J.R. Thompson remembers when he brought competitive cyclocross to Steamboat Springs.
"I ran a circuit here in 1997," he said Wednesday afternoon, outdoors in downtown Steamboat Springs on a cloudy, miserable day seemingly perfect for the mud season sport. "The cyclocross scene, where it's at now, reminds me of where mountain biking was in the early 1990s. It's still new, fresh and has that feeling going for it."
The Steamboat Cyclocross Circuit proved to be a short-lived endeavor and didn't return for mud season 1998. Now, more than a decade later, the sport is still "catching on" in Steamboat Springs. Those who have adopted it, however, claim to have found the perfect answer to one of a mountain town's biggest problems.
When it's cold and miserable and Mount Werner is more than a month from opening, what is an outdoors enthusiast to do?
Cyclocross is a variation of the same kind of mountain biking so many dedicate summers to.
Instead of long hours on rocky and remote mountain trails, it's usually one intense hour on a comparatively tame in-town course.
Instead of a rugged, thick-wheeled mountain bike, it's a lighter cross between a road bike and a mountain bike.
For its fans, instead of a few unhappy weeks staring out the window from the couch, it's a perfect primer for ski season.
"It's a great thing for fitness," said Dr. Jon Freckleton, an osteopathic physician who practices in Steamboat at Aspire Osteopathy. "It is real intense, gets the heart rate up and hopefully gets people outdoors even when the weather is crappy."
After the bike and the distance, the running segments are the main difference between mountain biking and cyclocross. Where a mountain biker takes pride in rolling up and over anything in the way, cyclocrossers are quick to leap from the saddle, shoulder the bike and hoof it.
"It's going to have a better effect on training for skiing than just riding alone will and probably better than just running would, too," Freckleton said. "For skiing, you have to have that agility and rapid acceleration and deceleration. Cyclocross has a lot of that, plus there's a great fun factor."
Enthusiasts say there are three prime-time places to ride cyclocross in Steamboat Springs, though it doesn't take Walt Disney's imagination to dream up dozens more.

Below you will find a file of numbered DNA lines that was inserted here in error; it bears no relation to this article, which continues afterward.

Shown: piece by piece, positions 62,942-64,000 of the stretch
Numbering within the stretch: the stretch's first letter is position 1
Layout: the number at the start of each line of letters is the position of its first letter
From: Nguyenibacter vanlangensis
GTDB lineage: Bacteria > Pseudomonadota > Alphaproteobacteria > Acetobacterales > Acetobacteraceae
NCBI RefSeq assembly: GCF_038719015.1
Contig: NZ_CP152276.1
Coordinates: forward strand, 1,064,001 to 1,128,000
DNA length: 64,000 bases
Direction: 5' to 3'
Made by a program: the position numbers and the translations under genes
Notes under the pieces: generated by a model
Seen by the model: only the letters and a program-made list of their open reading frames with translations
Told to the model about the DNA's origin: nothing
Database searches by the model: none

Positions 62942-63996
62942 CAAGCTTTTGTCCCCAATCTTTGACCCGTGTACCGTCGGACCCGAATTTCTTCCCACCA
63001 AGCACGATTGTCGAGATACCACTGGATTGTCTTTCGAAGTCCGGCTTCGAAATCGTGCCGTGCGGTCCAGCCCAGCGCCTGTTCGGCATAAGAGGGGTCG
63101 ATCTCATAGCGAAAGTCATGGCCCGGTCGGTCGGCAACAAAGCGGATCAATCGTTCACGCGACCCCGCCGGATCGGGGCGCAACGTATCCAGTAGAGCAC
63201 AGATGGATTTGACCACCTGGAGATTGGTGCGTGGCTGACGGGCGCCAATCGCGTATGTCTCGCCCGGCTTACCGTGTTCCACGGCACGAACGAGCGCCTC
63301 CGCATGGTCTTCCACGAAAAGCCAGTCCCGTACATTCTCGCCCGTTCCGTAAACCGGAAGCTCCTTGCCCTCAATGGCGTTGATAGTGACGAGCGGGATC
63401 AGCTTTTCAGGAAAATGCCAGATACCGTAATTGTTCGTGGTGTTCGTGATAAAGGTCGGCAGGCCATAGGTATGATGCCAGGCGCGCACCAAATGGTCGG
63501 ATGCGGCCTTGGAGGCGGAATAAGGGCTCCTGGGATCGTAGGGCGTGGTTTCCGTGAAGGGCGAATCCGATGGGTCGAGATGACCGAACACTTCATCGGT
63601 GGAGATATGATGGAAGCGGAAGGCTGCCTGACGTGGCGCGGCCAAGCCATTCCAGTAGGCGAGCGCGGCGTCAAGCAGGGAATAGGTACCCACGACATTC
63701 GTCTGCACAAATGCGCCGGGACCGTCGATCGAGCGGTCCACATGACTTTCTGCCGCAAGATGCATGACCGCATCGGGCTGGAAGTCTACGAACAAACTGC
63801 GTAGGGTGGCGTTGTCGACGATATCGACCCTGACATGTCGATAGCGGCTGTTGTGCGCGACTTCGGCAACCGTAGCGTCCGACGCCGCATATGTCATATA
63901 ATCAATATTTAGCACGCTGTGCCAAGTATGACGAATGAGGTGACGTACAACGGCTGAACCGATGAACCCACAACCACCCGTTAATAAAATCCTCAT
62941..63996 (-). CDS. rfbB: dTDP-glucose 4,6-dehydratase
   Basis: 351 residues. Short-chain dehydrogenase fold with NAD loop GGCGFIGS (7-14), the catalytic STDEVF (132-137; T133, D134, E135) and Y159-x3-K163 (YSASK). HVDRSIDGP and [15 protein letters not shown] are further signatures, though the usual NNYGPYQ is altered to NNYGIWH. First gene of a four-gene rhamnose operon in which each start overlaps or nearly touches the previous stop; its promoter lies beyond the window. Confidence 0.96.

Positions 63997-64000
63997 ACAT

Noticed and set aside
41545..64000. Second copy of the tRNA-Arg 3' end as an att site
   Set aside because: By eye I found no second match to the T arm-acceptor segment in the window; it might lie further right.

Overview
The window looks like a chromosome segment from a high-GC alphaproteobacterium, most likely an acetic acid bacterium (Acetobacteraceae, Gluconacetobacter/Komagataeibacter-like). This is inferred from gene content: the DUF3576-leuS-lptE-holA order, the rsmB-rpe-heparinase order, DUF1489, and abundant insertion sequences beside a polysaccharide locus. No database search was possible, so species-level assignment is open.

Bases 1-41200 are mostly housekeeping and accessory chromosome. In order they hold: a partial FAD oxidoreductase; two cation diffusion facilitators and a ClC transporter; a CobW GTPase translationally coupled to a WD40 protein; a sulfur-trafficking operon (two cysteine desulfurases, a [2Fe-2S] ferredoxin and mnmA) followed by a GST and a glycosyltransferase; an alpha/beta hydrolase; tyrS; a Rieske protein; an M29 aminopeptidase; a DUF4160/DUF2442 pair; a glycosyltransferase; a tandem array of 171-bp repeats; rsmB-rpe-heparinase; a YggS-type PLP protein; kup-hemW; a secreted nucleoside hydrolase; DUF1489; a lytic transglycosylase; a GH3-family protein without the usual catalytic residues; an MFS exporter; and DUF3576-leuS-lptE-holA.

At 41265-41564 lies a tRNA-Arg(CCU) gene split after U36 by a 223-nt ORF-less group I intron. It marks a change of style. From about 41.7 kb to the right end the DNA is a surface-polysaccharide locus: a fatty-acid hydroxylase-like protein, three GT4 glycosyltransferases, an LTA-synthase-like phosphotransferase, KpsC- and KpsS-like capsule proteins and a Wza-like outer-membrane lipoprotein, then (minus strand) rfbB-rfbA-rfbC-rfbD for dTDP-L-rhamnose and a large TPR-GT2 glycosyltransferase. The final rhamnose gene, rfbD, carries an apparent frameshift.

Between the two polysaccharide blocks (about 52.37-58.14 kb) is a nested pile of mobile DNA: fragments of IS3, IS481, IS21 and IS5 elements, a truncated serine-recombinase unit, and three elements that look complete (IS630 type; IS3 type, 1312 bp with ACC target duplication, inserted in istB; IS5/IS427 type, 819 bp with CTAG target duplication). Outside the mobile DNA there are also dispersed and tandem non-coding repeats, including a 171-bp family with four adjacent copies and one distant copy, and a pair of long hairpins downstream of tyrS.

The lower portions of Howelsen Hill played host to Thompson's 1997 circuit races.
"It was the perfect time for something like that over there because there isn't anything else going on," he said. "You have that right mix of pavement and dirt you're looking for. It was a good venue."
Steamboat cyclocross enthusiast Jon Cariveau said great riding also can be had at Whistler Park and near Strawberry Park Middle School.
All three venues offer the trademarks of cyclocross courses.
Rough trail would take a toll on the lighter bikes, and all three areas have more gentle trails.
They also have a healthy mix of pavement and gravel and enough obstacles and elevation change to create a challenge.
Riders at Howelsen, for instance, run up the steps of the concrete rodeo grandstands to simulate some of the hurdles presented in a real cyclocross race.
"You want to look for terrain that will challenge your handling skills and the equipment you're on," Cariveau said. "So look for steep little hills on Howelsen and the stairs. Shoulder the bike and run up those.
"It's really about taking the lighter weight equipment and pushing it to the limits of its usability."
The bikes simply aren't tailored to be light, though. They're often designed to work well on well-maintained dirt roads.
Any such terrain, combined with a few hills and creatively incorporated physical obstacles, can work.
The intensity of a good one- or two-mile course can provide the kind of workout in one hour that summer cyclists might pedal 20 miles to achieve.
With days growing shorter, that's the key.
"For me, the Steamboat cycling season isn't long enough," Cariveau said. "This is a way to extend that season right up until we get really good snow for skiing."
Picking out the right gear for cyclocross doesn't have to be difficult, either.
The bikes are more similar to road bikes than the Steamboat-standard dual suspension mountain bike. They have brakes more similar to mountain bikes, though, and tires that split the difference between the two breeds. They are narrower than most mountain bike tires so as to take advantage of the usually smooth trails, but they still have knobs on the tires to help grip.
"They offer room for fatter, knobbier tires, and they have a little longer wheel base for stability," said Brock Webster, owner of Orange Peel Bicycle Service shop in Steamboat. "Basically they have some of the features of a mountain bike but in a road bike package."
The whole contraption is designed to get riders across everything from smooth, cared-for grass to ugly, muddy potholes.
"It's an off-road sport, but it's done on traditional light equipment because unlike in mountain bike where you try to ride everything, in cyclocross it's often faster to run," Webster said. "You want a light, fast bike you can pick up to sprint up a steep hill, then hop back on for a road section."
Otherwise, the only equipment necessary is typical early or late-season riding gear that will stand up to potentially brisk early mornings or evenings.
Orange Peel and other local bike shops offer plenty of long-sleeved and full-pant options, many complete with a thin fleece lining to help keep the cold out.